Reducing Health Risks at Work
It is no secret that having a sedentary job can be bad for your health. Issues such as obesity, heart disease and diabetes have all been linked to sitting and inactivity for prolonged periods of time. A study recently released by scientists from Columbia University in the Annals of Internal Medicine reported some shocking information: there is a correlation between those who sit for prolonged periods of time (30 or more minutes) and early death. In addition, a study published in the Archives of Internal Medicine found that adults who sit for 11 or more hours a day are 40 percent more likely to die within three years than those who are seated for less than four hours a day. These statistics should be concerning to all adults; however, those who spend their entire workday confined to a desk should be especially alarmed by this data and take preventative action.
Fortunately, there are ways to lower these statistics and improve your health despite having a nine to five desk job. If your job requires you to work from your desk, take a look at the following ways to reduce health risks related to inactivity.
Set an alarm: Do you frequently get lost in your work and remain inactive at your desk for hours on end? If so, consider setting alarms on your phone or computer that serve as reminders to get up, walk around and stretch your limbs several times throughout the workday. After a while, your body will adjust to this new routine, eliminating the need to set an alarm.
Two birds, one phone: Instead of sitting at your desk while you are talking on the phone, stand up, walk around, or even pace for the duration of the conversation. The person on the other end of the phone will never know that you were using their conversation as an opportunity to get out of your seat, and you will have made a healthy choice while getting work done.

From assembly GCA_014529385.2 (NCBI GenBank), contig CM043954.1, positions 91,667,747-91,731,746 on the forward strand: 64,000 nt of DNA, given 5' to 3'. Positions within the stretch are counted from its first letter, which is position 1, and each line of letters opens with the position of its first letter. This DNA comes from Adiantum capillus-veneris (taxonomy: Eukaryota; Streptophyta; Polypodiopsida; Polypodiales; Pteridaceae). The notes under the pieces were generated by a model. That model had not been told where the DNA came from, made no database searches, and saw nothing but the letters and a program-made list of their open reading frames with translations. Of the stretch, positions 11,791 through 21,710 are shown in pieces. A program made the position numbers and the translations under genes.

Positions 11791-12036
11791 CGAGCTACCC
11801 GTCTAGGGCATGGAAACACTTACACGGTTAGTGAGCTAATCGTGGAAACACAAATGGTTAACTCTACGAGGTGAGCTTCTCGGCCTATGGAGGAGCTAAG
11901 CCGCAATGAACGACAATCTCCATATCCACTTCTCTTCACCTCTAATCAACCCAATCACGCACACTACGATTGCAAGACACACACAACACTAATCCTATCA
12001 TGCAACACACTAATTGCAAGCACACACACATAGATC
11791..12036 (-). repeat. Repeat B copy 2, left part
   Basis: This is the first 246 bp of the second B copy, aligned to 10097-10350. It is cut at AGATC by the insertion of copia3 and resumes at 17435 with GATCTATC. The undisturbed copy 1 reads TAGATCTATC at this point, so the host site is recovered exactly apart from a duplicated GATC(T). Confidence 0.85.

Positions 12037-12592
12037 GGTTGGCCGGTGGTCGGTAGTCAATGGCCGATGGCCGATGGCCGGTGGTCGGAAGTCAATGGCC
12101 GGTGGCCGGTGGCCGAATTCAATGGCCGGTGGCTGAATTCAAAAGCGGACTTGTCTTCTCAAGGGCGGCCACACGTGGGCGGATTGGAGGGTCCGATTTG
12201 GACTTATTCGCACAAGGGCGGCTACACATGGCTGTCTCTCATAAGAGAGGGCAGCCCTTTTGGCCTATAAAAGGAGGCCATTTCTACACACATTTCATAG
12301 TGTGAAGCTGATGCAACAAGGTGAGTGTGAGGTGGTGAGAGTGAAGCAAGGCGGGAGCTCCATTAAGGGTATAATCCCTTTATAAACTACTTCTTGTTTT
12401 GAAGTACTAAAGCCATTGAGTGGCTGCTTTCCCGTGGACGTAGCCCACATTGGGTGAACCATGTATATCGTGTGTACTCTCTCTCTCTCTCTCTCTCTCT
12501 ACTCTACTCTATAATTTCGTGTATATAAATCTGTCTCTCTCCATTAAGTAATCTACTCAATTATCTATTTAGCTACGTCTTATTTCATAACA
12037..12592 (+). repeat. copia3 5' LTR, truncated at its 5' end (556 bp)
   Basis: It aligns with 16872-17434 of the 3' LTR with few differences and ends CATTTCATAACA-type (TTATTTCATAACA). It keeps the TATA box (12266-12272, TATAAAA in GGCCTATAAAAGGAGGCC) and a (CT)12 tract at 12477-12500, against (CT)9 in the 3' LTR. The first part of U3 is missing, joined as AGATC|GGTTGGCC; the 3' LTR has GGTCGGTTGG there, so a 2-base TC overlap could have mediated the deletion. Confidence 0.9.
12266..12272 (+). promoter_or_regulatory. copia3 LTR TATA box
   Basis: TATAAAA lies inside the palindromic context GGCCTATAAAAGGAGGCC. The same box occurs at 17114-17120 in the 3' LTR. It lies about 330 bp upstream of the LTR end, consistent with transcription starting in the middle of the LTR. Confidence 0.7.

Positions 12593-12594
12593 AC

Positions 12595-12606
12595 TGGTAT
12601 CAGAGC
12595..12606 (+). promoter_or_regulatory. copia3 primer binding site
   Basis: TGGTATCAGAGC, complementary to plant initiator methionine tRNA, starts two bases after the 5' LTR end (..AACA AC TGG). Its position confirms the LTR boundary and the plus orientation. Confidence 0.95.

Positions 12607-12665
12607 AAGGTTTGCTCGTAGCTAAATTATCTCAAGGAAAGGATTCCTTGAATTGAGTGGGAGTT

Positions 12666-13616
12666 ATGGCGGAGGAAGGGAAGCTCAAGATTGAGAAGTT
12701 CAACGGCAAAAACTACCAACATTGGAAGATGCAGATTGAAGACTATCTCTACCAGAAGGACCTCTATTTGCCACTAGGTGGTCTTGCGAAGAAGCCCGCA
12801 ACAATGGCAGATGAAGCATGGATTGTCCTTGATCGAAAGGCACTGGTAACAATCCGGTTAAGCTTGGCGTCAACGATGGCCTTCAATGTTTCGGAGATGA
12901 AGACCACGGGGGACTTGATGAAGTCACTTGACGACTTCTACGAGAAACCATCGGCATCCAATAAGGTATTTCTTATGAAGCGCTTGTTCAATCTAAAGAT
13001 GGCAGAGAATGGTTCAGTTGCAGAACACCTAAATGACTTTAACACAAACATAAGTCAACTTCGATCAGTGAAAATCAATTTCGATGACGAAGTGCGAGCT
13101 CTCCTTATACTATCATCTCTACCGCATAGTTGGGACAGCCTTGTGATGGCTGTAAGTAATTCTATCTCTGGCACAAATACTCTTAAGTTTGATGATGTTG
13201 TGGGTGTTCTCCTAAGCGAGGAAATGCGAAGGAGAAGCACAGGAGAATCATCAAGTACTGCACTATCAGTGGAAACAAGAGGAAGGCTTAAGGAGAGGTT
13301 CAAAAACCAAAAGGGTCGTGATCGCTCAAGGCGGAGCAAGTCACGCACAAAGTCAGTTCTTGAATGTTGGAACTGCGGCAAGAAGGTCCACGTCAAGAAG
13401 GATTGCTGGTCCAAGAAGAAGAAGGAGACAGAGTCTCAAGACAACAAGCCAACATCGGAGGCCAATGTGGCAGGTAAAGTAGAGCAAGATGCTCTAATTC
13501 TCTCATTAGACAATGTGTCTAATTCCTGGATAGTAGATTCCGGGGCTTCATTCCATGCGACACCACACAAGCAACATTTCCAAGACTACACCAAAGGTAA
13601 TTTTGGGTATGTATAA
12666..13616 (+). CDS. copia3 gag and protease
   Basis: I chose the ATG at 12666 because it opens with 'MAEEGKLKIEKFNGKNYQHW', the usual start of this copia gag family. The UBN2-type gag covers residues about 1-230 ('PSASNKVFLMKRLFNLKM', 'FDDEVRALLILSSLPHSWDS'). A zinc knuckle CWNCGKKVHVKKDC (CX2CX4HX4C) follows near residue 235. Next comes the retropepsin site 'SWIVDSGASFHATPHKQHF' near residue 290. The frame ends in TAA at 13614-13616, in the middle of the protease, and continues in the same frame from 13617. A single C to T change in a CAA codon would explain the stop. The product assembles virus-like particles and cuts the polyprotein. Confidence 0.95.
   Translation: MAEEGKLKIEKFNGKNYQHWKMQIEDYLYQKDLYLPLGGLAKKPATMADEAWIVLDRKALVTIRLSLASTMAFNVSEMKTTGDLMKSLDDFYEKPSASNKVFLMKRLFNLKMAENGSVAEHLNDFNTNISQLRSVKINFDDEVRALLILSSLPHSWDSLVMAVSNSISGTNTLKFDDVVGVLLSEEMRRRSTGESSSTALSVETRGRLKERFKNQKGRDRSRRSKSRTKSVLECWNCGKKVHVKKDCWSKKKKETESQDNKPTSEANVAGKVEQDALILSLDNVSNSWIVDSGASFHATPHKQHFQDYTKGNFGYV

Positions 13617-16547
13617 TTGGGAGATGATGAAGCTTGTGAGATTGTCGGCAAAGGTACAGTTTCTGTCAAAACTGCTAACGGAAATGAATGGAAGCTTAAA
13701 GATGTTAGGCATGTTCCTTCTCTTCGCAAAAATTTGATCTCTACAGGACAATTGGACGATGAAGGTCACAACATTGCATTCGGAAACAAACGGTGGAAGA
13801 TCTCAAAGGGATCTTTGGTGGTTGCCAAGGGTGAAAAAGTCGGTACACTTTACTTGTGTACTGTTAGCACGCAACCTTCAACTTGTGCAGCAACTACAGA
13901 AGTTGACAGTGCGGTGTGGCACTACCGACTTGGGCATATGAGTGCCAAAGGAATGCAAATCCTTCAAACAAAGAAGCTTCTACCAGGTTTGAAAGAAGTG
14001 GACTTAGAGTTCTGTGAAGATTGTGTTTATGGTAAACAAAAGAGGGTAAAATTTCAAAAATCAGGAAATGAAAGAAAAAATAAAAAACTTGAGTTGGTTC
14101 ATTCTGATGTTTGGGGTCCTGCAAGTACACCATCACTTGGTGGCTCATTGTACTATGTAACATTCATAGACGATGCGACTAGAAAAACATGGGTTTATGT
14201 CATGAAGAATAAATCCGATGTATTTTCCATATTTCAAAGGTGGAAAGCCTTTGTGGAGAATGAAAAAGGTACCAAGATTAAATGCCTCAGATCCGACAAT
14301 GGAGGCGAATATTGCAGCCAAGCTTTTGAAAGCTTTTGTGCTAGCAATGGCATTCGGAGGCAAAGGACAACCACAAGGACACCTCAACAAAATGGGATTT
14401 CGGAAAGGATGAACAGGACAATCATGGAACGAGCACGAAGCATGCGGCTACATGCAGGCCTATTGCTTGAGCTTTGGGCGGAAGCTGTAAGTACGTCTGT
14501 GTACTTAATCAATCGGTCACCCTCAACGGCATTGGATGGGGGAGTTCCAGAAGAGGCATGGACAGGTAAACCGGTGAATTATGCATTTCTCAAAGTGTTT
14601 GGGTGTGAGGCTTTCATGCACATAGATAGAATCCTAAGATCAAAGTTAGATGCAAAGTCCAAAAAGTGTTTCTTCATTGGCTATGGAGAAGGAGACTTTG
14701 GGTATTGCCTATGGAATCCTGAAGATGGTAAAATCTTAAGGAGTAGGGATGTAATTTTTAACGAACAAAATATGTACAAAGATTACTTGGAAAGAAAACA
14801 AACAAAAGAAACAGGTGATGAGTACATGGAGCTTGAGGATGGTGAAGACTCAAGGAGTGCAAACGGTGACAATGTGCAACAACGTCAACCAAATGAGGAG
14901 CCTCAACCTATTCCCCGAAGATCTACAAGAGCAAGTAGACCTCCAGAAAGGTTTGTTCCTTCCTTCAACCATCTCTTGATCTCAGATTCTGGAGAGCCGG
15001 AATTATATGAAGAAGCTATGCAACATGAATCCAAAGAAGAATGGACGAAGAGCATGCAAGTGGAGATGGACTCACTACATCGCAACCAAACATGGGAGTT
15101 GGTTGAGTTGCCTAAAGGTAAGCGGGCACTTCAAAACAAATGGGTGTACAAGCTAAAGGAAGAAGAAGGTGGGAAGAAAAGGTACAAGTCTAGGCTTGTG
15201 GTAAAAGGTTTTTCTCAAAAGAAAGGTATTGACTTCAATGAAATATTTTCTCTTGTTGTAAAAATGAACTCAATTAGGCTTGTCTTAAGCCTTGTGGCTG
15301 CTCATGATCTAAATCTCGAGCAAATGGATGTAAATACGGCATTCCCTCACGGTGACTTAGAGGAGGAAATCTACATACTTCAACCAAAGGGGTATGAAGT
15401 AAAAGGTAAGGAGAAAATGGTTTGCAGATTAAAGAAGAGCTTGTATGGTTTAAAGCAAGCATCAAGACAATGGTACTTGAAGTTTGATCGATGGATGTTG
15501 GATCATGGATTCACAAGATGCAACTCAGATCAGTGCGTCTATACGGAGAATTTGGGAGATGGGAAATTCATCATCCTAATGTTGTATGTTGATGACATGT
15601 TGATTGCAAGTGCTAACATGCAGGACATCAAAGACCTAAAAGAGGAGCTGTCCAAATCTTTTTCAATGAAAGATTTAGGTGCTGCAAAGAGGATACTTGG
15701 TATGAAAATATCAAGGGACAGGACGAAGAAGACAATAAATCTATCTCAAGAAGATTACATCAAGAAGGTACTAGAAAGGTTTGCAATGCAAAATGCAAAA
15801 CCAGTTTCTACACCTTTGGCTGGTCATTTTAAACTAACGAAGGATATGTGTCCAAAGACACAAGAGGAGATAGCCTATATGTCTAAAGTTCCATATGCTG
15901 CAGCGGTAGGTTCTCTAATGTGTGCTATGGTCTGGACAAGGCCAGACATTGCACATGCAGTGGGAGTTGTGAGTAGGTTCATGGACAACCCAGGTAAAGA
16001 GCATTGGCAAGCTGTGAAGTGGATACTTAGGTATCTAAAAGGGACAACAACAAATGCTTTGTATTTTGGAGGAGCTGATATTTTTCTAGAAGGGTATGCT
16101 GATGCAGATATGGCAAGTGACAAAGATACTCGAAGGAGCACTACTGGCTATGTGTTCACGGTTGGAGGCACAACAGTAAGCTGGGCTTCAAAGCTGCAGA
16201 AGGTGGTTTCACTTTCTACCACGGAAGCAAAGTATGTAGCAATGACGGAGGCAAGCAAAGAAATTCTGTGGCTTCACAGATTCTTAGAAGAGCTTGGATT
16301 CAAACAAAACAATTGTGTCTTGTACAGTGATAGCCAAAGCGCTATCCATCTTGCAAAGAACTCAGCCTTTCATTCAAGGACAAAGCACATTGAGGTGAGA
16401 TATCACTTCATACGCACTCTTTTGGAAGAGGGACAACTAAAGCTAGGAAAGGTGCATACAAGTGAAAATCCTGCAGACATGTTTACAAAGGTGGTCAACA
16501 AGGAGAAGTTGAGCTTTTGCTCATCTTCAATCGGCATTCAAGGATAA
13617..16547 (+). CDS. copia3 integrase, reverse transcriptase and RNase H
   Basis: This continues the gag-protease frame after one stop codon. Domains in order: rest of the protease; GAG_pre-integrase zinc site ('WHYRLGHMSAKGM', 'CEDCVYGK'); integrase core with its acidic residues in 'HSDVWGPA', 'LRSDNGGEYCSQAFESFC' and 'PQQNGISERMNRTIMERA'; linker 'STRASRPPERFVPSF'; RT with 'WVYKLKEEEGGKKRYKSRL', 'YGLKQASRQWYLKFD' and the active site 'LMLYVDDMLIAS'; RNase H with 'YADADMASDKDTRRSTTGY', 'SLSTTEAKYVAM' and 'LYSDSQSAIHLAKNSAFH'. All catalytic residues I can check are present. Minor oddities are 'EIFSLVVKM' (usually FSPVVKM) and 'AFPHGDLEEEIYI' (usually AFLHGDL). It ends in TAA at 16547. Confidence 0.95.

Furniture swap: Make an investment in your health by swapping out traditional office furniture for furniture that will keep you moving throughout the day. Swap your desk chair for a balance ball, your office desk for a sit/stand desk, and your break room table for a bar height table that gives employees the option to stand during their lunch hour. Making these simple furniture swaps can encourage movement and have a positive impact on your physical health.
Don’t eat at your desk: Consider the times throughout the workday that you normally snack or eat a meal, and determine how you can build movement into those breaks. One idea is emptying the snack drawer in your desk and storing your lunch and snacks in the break room instead. Snack drawers encourage you to stay seated throughout the day, while storing food in the break room encourages you to move around (with the added bonus of socializing with your coworkers).
Eliminate emails (when possible): How many times a day do you communicate via email with a co-worker whose desk you could easily walk to? While there are times that an email is necessary to share documents and files, you should take advantage of a coworker’s close proximity and walk to their desk if you have a question, comment or concern to share with them.
Count your steps: One way to keep yourself accountable for moving throughout the day is by utilizing a Fitbit, or a similar device. Along with tracking other health and fitness information, Fitbits count and record your steps. You may think that you are maintaining a healthy level of activity throughout the day, but the numbers on your Fitbit may reflect otherwise. Reduce your health risks by setting step goals while you are at work, and finding ways to reach them.
While the research that links inactivity to severe health issues is jarring, there are ways to increase your activity and improve your health throughout the workday.